If your system uses the inetd superserver WITHOUT tcpwrappers, add an
   entry to /etc/inetd.conf as follows:

	nrpe 	stream 	tcp 	nowait 	<user> <nrpebin> -c <nrpecfg> --inetd

   - Replace <user> with the name of the user that the nrpe server should run as.
     	Example: nagios
   - Replace <nrpebin> with the path to the nrpe binary on your system.
	Example: /usr/local/nagios/nrpe
   - Replace <nrpecfg> with the path to the nrpe config file on your system.
	Example: /usr/local/nagios/nrpe.cfg

   ***** XINETD *****
   If your system uses xinetd instead of inetd, you'll probably
   want to create a file called 'nrpe' in your /etc/xinetd.d
   directory that contains the following entries:

	# default: on
	# description: NRPE
	service nrpe
        	flags           = REUSE
	        socket_type     = stream        
        	wait            = no
	        user            = <user>
        	server          = <nrpebin>
	        server_args     = -c <nrpecfg> --inetd
        	log_on_failure  += USERID
	        disable         = no
		only_from       = <ipaddress1> <ipaddress2> ...

   - Replace <user> with the name of the user that the nrpe server should run as.
   - Replace <nrpebin> with the path to the nrpe binary on your system.
   - Replace <nrpecfg> with the path to the nrpe config file on your system.
   - Replace the <ipaddress> fields with the IP addresses of hosts which
     are allowed to connect to the NRPE daemon.  This only works if xinetd was
     compiled with support for tcpwrappers.

3) Restart inetd or xinetd will the following command (pick the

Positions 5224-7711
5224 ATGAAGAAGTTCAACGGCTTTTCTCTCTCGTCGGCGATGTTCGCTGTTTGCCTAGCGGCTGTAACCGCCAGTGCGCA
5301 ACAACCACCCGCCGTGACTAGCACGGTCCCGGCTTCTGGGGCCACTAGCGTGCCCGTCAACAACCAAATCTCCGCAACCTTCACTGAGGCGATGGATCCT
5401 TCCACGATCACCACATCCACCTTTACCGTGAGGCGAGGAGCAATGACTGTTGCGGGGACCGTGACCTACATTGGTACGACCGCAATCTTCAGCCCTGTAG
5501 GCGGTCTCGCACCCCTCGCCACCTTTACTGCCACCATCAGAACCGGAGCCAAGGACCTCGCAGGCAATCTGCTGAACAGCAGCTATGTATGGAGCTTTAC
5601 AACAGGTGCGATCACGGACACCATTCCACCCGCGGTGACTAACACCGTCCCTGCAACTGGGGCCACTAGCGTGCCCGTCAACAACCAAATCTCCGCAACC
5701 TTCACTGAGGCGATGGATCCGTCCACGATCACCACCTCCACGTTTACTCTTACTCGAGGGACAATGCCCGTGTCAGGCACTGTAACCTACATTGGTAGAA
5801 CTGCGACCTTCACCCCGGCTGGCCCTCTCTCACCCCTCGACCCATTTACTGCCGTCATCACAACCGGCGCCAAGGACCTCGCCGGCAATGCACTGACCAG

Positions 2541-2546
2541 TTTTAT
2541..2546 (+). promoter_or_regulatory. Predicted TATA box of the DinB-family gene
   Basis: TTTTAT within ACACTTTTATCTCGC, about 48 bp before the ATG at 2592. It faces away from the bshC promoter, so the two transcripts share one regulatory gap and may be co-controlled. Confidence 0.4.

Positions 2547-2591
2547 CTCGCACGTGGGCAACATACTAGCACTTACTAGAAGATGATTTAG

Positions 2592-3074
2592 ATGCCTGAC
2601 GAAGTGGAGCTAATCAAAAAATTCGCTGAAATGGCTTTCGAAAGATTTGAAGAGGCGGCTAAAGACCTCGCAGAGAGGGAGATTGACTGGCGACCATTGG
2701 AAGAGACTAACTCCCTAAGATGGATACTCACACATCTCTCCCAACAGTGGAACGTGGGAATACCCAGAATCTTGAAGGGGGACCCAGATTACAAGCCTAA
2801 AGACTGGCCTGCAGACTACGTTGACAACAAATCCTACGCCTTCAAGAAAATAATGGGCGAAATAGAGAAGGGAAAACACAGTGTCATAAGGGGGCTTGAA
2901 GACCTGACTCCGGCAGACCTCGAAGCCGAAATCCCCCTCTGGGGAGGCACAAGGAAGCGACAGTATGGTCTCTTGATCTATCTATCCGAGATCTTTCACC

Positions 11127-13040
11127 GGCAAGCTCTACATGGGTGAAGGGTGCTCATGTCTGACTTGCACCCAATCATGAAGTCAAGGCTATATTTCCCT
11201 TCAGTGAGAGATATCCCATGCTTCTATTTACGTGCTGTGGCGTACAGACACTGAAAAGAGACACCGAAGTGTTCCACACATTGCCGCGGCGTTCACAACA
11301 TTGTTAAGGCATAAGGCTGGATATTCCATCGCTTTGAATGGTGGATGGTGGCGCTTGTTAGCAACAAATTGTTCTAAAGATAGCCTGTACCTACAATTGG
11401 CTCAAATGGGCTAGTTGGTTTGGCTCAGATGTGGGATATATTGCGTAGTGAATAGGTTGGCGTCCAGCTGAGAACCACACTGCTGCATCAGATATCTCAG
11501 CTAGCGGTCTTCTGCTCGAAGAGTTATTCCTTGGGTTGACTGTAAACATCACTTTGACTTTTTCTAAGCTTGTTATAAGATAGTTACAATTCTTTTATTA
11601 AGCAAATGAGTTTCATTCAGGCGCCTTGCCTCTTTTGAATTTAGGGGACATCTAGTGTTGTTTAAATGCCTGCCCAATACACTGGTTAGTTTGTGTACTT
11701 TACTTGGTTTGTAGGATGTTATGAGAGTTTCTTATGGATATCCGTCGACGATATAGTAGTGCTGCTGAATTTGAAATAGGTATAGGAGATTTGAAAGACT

on that is appropriate for your system:

	/etc/rc.d/init.d/inet restart

	/etc/rc.d/init.d/xinetd restart

   OpenBSD users can use the following command to restart inetd:

	kill -HUP `cat /var/run/`

4) Add entries to your /etc/hosts.allow and /etc/hosts.deny
   file to enable TCP wrapper protection for the nrpe service.
   This is optional, although highly recommended.

Configuring Things On The Nagios Host

Examples for configuring the nrpe daemon are found in the sample
nrpe.cfg file included in this distribution.  That config file
resides on the remote host(s) along with the nrpe daemon.  The
check_nrpe plugin gets installed on the Nagios host.  In order
to use the check_nrpe plugin from within Nagios, you'll have
to define a few things in the host config file.  An example
command definition for the check_nrpe plugin would look like this:

define command{
	command_name	check_nrpe
	command_line	/usr/local/nagios/libexec/check_nrpe -H $HOSTADDRESS$ -c $ARG1$

In any service definitions that use the nrpe plugin/daemon to
get their results, you would set the service check command portion
of the definition to something like this (sample service definition
is simplified for this example):

define service{
	host_name		someremotehost
	service_description	someremoteservice
	check_command		check_nrpe!yourcommand
	... etc ...

where "yourcommand" is a name of a command that you define in 
your nrpe.cfg file on the remote host (see the docs in the 
sample nrpe.cfg file for more information).


If you have questions about this addon, or problems getting things
working, first try searching the nagios-users mailing list archives.
Details on searching the list archives can be found at

If all else fails, you can email me and I'll try and respond as
soon as I get a chance.

	-- Ethan Galstad (